Once the installation and configuration are complete, it’s essential to verify that MySQL is running correctly on your Debian 12 Bookworm system. To check the status of the MySQL service, execute the following command:
sudo systemctl status mysql
B. Adjusting MySQL Configuration
To optimize MySQL performance and accommodate the requirements of your specific use case, you can adjust the MySQL configuration settings. Now open the MySQL configuration file in a text editor with root privileges:
sudo nano /etc/mysql/mysql.conf.d/mysqld.cnf
Step 4. Example Creating a Database and User.
To demonstrate the capabilities of MySQL, let’s create a sample database and user using the command-line interface. Now open a terminal and enter the following command to access the MySQL command-line interface:
mysql -u root -p
To create a new database, execute the following command within the MySQL command-line interface:
CREATE DATABASE mydatabase;
To create a new MySQL user with specific privileges, use the following command:
CREATE USER 'myuser'@'localhost' IDENTIFIED BY 'your-strong-password';
To grant the newly created user all privileges on the database, execute the following command:
GRANT ALL PRIVILEGES ON mydatabase.* TO 'myuser'@'localhost';
Step 5. Troubleshoot the installation of MySQL.
- Check MySQL Service Status
First, you need to check the status of the MySQL service to ensure that it is running. You can use the following command to check the status of the MySQL service:
systemctl status mysql
If the MySQL service is not running, you can start it using the following command:
systemctl start mysql
- Check MySQL Error Log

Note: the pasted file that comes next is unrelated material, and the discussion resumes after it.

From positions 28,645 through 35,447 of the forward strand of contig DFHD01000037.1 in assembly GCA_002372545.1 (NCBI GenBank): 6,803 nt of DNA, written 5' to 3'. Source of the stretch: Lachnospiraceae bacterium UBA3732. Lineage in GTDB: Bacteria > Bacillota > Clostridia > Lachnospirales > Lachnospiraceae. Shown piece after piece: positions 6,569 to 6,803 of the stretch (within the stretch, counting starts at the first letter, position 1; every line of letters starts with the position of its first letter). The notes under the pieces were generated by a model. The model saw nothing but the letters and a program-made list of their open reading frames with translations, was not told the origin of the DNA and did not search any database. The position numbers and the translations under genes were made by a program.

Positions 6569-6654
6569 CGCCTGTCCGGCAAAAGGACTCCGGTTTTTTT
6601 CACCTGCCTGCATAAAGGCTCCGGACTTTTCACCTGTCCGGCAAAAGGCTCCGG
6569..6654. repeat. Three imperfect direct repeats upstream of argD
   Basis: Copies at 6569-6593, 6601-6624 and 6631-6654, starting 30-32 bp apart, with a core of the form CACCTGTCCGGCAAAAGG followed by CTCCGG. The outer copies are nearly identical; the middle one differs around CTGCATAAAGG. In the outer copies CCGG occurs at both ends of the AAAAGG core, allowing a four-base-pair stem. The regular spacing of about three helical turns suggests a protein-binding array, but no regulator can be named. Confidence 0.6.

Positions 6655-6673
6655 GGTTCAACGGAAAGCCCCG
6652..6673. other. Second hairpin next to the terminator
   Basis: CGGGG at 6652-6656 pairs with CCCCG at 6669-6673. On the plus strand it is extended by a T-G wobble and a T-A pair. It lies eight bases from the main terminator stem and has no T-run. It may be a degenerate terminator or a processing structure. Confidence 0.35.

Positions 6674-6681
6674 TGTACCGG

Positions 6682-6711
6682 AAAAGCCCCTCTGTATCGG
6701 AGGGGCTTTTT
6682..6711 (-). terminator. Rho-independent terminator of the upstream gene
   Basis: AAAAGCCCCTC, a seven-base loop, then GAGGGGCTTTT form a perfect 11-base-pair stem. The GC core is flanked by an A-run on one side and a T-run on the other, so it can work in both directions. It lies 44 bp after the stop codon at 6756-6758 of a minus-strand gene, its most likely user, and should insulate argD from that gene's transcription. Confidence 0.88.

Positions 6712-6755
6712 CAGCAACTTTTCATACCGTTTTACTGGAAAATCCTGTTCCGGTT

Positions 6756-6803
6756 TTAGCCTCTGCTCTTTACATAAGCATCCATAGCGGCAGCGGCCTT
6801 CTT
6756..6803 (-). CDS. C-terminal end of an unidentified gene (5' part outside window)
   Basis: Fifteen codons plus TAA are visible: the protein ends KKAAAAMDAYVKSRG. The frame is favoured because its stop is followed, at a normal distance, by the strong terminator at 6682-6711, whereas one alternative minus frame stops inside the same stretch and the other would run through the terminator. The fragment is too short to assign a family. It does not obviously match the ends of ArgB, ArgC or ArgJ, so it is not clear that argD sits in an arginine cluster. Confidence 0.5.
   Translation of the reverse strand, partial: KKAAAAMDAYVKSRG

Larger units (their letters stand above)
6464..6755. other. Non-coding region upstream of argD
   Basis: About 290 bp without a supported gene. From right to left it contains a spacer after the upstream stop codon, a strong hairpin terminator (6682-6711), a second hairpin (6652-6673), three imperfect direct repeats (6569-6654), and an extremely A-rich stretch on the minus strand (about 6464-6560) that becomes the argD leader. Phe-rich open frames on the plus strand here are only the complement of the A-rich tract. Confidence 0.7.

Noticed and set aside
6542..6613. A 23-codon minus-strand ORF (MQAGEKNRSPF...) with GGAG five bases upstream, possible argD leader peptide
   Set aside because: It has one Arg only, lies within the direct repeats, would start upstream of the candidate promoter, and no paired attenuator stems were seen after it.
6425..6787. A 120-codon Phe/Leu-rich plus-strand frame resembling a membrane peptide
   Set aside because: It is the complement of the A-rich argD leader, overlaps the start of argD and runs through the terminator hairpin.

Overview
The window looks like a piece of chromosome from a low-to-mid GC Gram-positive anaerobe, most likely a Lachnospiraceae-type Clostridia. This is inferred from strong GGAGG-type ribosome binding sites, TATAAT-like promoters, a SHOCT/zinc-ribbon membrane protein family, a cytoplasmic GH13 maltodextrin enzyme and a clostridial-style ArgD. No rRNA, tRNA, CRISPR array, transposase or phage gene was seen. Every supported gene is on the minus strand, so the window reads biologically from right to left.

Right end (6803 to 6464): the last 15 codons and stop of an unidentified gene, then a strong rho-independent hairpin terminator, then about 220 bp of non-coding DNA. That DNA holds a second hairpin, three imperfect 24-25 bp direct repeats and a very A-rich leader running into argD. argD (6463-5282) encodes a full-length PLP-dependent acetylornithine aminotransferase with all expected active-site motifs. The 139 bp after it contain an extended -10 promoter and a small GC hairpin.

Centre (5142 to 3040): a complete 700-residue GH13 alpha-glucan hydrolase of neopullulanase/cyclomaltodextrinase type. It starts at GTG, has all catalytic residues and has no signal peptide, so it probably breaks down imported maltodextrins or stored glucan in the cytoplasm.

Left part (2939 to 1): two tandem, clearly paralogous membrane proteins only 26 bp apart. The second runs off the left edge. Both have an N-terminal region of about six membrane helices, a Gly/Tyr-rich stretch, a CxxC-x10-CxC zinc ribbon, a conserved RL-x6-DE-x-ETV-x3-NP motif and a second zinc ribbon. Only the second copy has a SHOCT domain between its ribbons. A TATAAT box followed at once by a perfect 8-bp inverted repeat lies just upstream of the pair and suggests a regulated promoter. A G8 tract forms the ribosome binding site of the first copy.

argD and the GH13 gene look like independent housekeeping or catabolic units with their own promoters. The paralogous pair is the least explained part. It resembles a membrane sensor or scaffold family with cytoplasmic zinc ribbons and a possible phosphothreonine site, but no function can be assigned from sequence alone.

If the MySQL service is running, but you are still facing issues, you can check the MySQL error log to see if there are any errors. You can use the following command to view the MySQL error log:
tail -f /var/log/mysql/error.log
This command will display the last few lines of the MySQL error log. If you see any errors, you can troubleshoot them accordingly.
- Check MySQL Configuration File
If there are no errors in the MySQL error log, you can check the MySQL configuration file to ensure that it is properly configured. You can use the following command to view the MySQL configuration file:
This command will open the MySQL configuration file in the nano text editor. You can check the configuration settings and make changes if necessary.
- Check MySQL User Accounts
If the MySQL service is running, the MySQL error log is clean, and the MySQL configuration file is properly configured, you can check the MySQL user accounts to ensure that they are properly set up. You can use the following command to view the MySQL user accounts:
mysql -u root -p -e "SELECT User, Host FROM mysql.user;"
This command will display a list of MySQL user accounts. You can check the user accounts and make changes if necessary.
Congratulations! You have successfully installed MySQL. Thanks for using this tutorial for installing the latest version of MySQL databases on Debian 11 Bookworm. For additional help or useful information, we recommend you check the official MySQL website.